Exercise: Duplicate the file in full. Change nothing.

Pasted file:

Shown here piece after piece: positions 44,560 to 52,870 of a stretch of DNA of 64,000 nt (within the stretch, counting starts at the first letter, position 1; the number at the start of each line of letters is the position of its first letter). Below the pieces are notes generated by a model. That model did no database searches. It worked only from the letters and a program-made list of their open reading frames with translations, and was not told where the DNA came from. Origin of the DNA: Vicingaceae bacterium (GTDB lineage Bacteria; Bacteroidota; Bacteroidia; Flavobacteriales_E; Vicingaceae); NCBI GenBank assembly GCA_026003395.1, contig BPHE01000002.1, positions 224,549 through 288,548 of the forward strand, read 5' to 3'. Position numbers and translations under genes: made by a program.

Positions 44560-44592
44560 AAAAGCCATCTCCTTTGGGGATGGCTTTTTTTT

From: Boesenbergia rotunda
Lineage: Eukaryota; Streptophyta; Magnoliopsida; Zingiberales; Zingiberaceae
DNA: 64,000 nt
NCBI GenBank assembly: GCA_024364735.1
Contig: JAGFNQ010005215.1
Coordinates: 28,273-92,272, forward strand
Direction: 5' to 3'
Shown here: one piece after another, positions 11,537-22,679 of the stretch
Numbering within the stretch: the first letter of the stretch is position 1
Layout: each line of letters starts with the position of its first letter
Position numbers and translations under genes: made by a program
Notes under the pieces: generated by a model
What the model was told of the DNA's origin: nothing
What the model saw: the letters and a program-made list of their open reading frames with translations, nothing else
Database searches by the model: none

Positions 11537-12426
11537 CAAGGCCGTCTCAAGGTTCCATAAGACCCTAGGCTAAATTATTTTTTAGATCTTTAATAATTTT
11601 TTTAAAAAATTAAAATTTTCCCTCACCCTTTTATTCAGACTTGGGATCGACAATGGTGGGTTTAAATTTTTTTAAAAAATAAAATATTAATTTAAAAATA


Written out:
Shown here piece after piece: positions 44,560 to 52,870 of a stretch of DNA of 64,000 nt (within the stretch, counting starts at the first letter, position 1; the number at the start of each line of letters is the position of its first letter). Below the pieces are notes generated by a model. That model did no database searches. It worked only from the letters and a program-made list of their open reading frames with translations, and was not told where the DNA came from. Origin of the DNA: Vicingaceae bacterium (GTDB lineage Bacteria; Bacteroidota; Bacteroidia; Flavobacteriales_E; Vicingaceae); NCBI GenBank assembly GCA_026003395.1, contig BPHE01000002.1, positions 224,549 through 288,548 of the forward strand, read 5' to 3'. Position numbers and translations under genes: made by a program.

Positions 44560-44592
44560 AAAAGCCATCTCCTTTGGGGATGGCTTTTTTTT

From: Boesenbergia rotunda
Lineage: Eukaryota; Streptophyta; Magnoliopsida; Zingiberales; Zingiberaceae
DNA: 64,000 nt
NCBI GenBank assembly: GCA_024364735.1
Contig: JAGFNQ010005215.1
Coordinates: 28,273-92,272, forward strand
Direction: 5' to 3'
Shown here: one piece after another, positions 11,537-22,679 of the stretch
Numbering within the stretch: the first letter of the stretch is position 1
Layout: each line of letters starts with the position of its first letter
Position numbers and translations under genes: made by a program
Notes under the pieces: generated by a model
What the model was told of the DNA's origin: nothing
What the model saw: the letters and a program-made list of their open reading frames with translations, nothing else
Database searches by the model: none

Positions 11537-12426
11537 CAAGGCCGTCTCAAGGTTCCATAAGACCCTAGGCTAAATTATTTTTTAGATCTTTAATAATTTT
11601 TTTAAAAAATTAAAATTTTCCCTCACCCTTTTATTCAGACTTGGGATCGACAATGGTGGGTTTAAATTTTTTTAAAAAATAAAATATTAATTTAAAAATA